- CSS stands for Cascading Style Sheets
- Styles define how to display HTML elements
- Styles were added to HTML 4.0 to solve a problem
- External Style Sheets can save a lot of work
- External Style Sheets are stored in CSS files
As Cascading Style Sheets mature as a language of design and a tool of Web site and application management, a deep understanding of how the language really works is essential. However, most people have learned CSS the same way they’ve learned HTML,by viewing source, copying template codes, reading books and articles. While this “bootstrap” method of learning is often the best way to find great techniques, it may not be the best for knowing how to manage, debug, customize and even advance those techniques.
What our training hasn’t necessarily provided are the core concepts within CSS. This is why the Core CSS series may contain simple examples of things you already know. You’ll just get to know them better here! In this foundational reference card, you’ll find not only a bit of history and rationale for use, rule structure and syntax, but also a thorough resource as to the Cascade, inheritance and specificity,core principles of CSS that will expand and strengthen your professional ability to work with CSS.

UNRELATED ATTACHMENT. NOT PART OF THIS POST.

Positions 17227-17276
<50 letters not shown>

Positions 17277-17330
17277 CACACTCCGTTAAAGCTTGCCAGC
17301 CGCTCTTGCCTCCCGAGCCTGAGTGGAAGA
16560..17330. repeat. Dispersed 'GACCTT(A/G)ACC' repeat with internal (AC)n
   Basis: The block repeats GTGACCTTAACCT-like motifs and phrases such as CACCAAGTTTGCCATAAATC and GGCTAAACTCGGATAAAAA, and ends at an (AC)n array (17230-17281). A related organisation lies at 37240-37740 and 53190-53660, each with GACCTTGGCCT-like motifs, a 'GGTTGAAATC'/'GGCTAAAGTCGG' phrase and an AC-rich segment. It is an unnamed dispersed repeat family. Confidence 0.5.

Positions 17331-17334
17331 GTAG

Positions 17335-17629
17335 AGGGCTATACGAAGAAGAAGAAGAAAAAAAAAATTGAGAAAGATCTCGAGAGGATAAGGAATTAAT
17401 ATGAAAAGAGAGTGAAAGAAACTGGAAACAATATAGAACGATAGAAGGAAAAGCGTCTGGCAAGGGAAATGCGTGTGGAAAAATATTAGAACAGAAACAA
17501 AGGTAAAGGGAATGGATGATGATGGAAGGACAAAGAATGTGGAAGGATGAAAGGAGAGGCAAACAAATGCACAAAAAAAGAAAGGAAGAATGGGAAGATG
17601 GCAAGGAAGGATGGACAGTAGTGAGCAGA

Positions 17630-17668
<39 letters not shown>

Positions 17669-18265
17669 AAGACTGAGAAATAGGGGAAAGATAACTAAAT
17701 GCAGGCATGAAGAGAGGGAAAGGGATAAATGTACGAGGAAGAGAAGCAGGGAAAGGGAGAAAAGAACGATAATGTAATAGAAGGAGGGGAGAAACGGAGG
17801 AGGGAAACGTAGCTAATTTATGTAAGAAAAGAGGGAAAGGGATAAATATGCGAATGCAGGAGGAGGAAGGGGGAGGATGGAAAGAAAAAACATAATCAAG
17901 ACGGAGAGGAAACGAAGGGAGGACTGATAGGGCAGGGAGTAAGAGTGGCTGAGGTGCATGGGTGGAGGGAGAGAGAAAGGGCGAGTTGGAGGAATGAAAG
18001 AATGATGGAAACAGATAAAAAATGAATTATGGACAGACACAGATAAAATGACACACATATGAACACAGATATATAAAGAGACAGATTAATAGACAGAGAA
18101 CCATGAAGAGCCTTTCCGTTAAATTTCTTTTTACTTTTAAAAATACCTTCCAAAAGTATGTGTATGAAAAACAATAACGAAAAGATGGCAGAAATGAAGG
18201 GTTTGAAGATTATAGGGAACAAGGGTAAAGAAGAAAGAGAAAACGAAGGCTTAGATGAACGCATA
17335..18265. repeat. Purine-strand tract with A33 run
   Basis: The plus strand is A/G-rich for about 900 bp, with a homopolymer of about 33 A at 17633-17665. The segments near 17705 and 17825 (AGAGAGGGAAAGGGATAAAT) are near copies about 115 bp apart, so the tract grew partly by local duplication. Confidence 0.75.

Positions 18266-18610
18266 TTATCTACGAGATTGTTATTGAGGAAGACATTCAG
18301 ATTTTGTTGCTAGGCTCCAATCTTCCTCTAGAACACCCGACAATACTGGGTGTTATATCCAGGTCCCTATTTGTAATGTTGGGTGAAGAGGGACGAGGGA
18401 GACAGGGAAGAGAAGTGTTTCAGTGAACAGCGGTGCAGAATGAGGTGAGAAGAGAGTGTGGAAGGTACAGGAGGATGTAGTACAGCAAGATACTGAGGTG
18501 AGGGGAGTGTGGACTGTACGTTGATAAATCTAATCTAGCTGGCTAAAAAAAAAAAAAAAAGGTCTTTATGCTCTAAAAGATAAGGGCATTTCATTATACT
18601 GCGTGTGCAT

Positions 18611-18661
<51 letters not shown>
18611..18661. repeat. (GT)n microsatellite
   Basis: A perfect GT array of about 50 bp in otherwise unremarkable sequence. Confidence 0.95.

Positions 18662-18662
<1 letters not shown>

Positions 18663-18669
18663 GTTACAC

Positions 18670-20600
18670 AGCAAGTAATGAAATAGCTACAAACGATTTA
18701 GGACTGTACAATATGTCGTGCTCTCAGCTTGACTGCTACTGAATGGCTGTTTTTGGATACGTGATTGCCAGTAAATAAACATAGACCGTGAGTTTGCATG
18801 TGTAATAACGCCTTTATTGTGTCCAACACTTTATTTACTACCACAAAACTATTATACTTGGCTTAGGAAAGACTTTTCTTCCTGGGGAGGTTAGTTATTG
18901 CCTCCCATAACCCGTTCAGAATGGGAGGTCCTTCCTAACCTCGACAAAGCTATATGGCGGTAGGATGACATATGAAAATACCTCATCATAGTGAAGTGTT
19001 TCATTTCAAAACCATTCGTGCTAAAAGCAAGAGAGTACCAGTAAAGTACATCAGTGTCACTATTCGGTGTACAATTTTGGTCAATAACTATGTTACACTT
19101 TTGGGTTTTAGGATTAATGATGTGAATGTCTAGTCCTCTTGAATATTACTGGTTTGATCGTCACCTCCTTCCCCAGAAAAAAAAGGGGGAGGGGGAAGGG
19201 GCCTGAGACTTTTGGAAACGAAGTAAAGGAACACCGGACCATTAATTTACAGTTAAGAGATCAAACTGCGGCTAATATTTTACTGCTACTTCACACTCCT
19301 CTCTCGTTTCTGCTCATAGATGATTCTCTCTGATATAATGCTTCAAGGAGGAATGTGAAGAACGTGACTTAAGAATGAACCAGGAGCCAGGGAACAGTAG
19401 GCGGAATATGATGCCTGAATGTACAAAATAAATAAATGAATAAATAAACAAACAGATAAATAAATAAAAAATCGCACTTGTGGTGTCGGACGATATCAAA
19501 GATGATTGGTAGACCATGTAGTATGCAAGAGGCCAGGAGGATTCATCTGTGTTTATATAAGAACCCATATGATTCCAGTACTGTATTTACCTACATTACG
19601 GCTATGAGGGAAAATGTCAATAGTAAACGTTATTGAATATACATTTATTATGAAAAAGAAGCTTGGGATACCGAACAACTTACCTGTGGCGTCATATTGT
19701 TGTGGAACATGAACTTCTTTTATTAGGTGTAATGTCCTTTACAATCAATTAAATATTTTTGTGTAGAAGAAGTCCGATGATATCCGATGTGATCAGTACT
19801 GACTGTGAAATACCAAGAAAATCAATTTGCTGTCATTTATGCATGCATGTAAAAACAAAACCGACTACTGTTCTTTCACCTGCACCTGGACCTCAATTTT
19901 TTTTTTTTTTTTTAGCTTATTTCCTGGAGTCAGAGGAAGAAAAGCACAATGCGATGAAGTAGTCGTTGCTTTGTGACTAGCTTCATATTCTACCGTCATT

CSS RATIONALE AND USE
The idea behind CSS is not a new one. We’ve seen the separation of presentation before in desktop publishing, where master style sheets can be created to control the layout, typefaces and colors used in a given design. Cascading Style Sheets were conceived to do exactly that: Remove the style from the document and place it separately from the code to be styled.
The benefits, when used carefully, can be outstanding. Some benefits of using style sheets include:
- Design flexibility
More image options
Better typographic control
Far more flexible layout options
Print design support
Handheld device design support
- Easier site maintenance
One style sheet, infinite pages
Design changes are very easy
Changes can be made quickly
Reduces time to launch
- Measurable returns
Faster loading documents
Far smaller documents
User experience improves
SEO (search engine optimization) improves
The first proposal for CSS was made by Håkon Wium Lie, now CTO of Opera Software. He worked with Bert Bos to co-author the first CSS specification, which believe it or not, became a recommendation in 1996! By 1998 CSS 2.0 brought us richer options, as we find later in advancing versions CSS 2.1 and CSS 3.0.
|CSS 1.0||First proposed 1994, First specification in 1996||Still flawed CSS 1 portions in all CSS browsers|
|CSS 2.0||1998||No full implementation|
|CSS 2.1||Not yet published as a complete specification||Some close to complete implementations|
|CSS 3.0 (Modular)||Certain modules are ahead of others in development||Some CSS 3.0 features are implemented in versions of WebKit, Mozilla and Opera browsers|